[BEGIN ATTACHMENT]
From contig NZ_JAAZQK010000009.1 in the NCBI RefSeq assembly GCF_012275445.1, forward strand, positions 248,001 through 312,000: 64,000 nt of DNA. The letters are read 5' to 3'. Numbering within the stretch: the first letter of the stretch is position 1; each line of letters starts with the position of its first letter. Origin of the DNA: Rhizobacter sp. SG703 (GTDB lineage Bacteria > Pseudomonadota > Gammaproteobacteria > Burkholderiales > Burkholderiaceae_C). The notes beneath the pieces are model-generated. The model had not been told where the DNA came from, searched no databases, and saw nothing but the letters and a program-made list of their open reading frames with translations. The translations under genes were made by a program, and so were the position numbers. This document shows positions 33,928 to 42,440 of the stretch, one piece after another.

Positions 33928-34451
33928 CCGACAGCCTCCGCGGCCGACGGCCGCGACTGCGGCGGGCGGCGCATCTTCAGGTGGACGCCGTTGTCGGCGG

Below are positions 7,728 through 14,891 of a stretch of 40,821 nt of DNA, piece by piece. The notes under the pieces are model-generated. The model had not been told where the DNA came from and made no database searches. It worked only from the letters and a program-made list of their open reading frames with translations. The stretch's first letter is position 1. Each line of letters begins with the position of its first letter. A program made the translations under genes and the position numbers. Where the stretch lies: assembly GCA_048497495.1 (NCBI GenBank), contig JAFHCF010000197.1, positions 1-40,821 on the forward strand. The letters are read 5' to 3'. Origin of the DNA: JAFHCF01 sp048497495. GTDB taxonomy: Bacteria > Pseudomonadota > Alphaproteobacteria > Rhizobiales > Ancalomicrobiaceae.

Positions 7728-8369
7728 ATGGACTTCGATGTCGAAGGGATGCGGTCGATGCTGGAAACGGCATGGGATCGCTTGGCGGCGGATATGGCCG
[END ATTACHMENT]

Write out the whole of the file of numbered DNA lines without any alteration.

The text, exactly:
From contig NZ_JAAZQK010000009.1 in the NCBI RefSeq assembly GCF_012275445.1, forward strand, positions 248,001 through 312,000: 64,000 nt of DNA. The letters are read 5' to 3'. Numbering within the stretch: the first letter of the stretch is position 1; each line of letters starts with the position of its first letter. Origin of the DNA: Rhizobacter sp. SG703 (GTDB lineage Bacteria > Pseudomonadota > Gammaproteobacteria > Burkholderiales > Burkholderiaceae_C). The notes beneath the pieces are model-generated. The model had not been told where the DNA came from, searched no databases, and saw nothing but the letters and a program-made list of their open reading frames with translations. The translations under genes were made by a program, and so were the position numbers. This document shows positions 33,928 to 42,440 of the stretch, one piece after another.

Positions 33928-34451
33928 CCGACAGCCTCCGCGGCCGACGGCCGCGACTGCGGCGGGCGGCGCATCTTCAGGTGGACGCCGTTGTCGGCGG

Below are positions 7,728 through 14,891 of a stretch of 40,821 nt of DNA, piece by piece. The notes under the pieces are model-generated. The model had not been told where the DNA came from and made no database searches. It worked only from the letters and a program-made list of their open reading frames with translations. The stretch's first letter is position 1. Each line of letters begins with the position of its first letter. A program made the translations under genes and the position numbers. Where the stretch lies: assembly GCA_048497495.1 (NCBI GenBank), contig JAFHCF010000197.1, positions 1-40,821 on the forward strand. The letters are read 5' to 3'. Origin of the DNA: JAFHCF01 sp048497495. GTDB taxonomy: Bacteria > Pseudomonadota > Alphaproteobacteria > Rhizobiales > Ancalomicrobiaceae.

Positions 7728-8369
7728 ATGGACTTCGATGTCGAAGGGATGCGGTCGATGCTGGAAACGGCATGGGATCGCTTGGCGGCGGATATGGCCG